Veer away from the tourist traps a little bit, and you’re likely to find yourself entering Centro Habana. Much more laid back, much more local feeling, and much less kept up, Centro Habana is sure to entertain all five senses.
Havana’s Chinatown is located in the midst of Centro Habana, which is funny because there are very few Chinese people. We saw one, to be exact. However, the restaurants dole out huge portions of low mein and chop suey, are mostly located in air conditioning, and are pretty cheap for what you’re served. Plus if you love vegetables as much as I do, the Chinese restaurants were the only places I got generous helpings of greens.
Sociedad Cheng Restaurant was a great place we stopped in to. This place offered up excellent service and even better food. Order a Limon Clarete– it’s lemonade with wine and it’s delicious! Avoid the Chinese restaurant mentioned in Lonely Planet…it’s overpriced and tacky.
Of course, any trip to Havana should incorporate a sunset on the Malecon. Our favorite portion of the Malecon was the stretch belonging to Centro Habana. Sit on the wall, stare out at the ocean, and watch the sun fall behind the city. There’s no better way to end the day.
Head even a little bit farther west, and you’ll reach the neighborhood of Vedado. This is where our casa particular was located, so we became pretty familiar. It’s a decent distance from Old Havana, but it’s still walkable if you have the energy. If anyone is wondering where we stayed, we found it through Hostels Club in a place called Casa de Oralia. Oralia was as sweet as could be, and her apartment had a gorgeous terrace to enjoy as well.
Vedado was the most “real” version of Havana we witnessed. We walked alongside men going to work, children playing in the streets, and in general people just going about their lives. No one cared about tourists. There weren’t any annoying people in your ear trying to sell you this or that. People were just living.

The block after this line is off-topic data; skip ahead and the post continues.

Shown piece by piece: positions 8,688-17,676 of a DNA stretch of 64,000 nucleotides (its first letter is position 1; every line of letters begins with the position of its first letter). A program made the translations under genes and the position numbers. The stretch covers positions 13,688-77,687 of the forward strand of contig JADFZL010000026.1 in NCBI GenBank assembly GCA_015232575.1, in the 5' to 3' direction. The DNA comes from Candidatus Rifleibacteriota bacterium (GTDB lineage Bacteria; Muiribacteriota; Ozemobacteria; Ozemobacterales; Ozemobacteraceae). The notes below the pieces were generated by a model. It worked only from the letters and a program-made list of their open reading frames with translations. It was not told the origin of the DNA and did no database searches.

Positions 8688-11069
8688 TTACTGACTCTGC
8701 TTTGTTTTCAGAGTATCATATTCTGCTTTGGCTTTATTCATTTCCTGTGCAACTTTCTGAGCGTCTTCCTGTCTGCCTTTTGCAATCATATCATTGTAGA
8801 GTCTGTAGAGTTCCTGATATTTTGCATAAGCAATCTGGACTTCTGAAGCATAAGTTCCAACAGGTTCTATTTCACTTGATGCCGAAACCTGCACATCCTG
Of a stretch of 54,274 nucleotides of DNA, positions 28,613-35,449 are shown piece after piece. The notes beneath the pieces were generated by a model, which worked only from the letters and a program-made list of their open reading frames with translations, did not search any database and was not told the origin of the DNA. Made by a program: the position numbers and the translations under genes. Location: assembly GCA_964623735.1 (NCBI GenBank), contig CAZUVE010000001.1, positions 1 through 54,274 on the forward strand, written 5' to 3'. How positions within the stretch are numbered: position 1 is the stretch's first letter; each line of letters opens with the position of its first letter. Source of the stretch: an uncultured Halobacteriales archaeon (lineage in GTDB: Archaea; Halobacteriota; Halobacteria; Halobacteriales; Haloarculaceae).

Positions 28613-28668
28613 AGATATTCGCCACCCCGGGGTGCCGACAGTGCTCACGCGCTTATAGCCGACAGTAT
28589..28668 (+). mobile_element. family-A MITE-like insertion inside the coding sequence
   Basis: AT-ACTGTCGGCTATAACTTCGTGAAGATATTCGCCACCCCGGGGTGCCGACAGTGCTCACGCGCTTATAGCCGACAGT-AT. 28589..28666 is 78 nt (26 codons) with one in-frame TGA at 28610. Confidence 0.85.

Walking around in Vedado near the University was where we found some of the prettiest houses in Havana. We were strolling Avenida Paseo and just stumbled upon the most gorgeous little houses with these overflowing patio gardens. How could this beauty be so close to the narrow and dark alleyways of Old Havana?
Of course, the famous Riviera Hotel is in Vedado. From the outside, it doesn’t seem like anything special…but from the inside it’s magnificent. Not to mention, good old Frank Sinatra played a concert here for the mob once. Quite the history!
We stopped in what ended up being my favorite place to eat in Havana while walking around Vedado. La Casona de 17 served up some of the biggest helpings of food I’ve ever seen, and it was delicious. Due to a tiny bit of miscommunication on our part, we both ended up with giant heaping bowls of yellow rice, chicken, and peas, with a creamy sauce that was to die for. I forgot about everything while just immersed in my delicious food.
The Plaza de la Revolución is located on the very opposite side of Vedado than the University, and I’m not really even sure if it’s worth a visit. Not my favorite place, but if you’re trying to find the iconic building with Che’s face on it…here it is. If you have to pay for a taxi to get out here, just know it’s a “take a selfie and leave” type of situation.
Also located in Vedado, but somewhere we weren’t able to go is Fabrica de Arte. This is a super cool art gallery/bar/trendy hangout place for both locals and tourists. They have wonky hours though, and are only open on weekends. If you’re in town while it’s open though, we have heard only fantastic reviews.
That about sums up our advice on discovering Havana, Cuba. My advice: get out and walk around! That’s how you’ll find everything you think of Havana as having.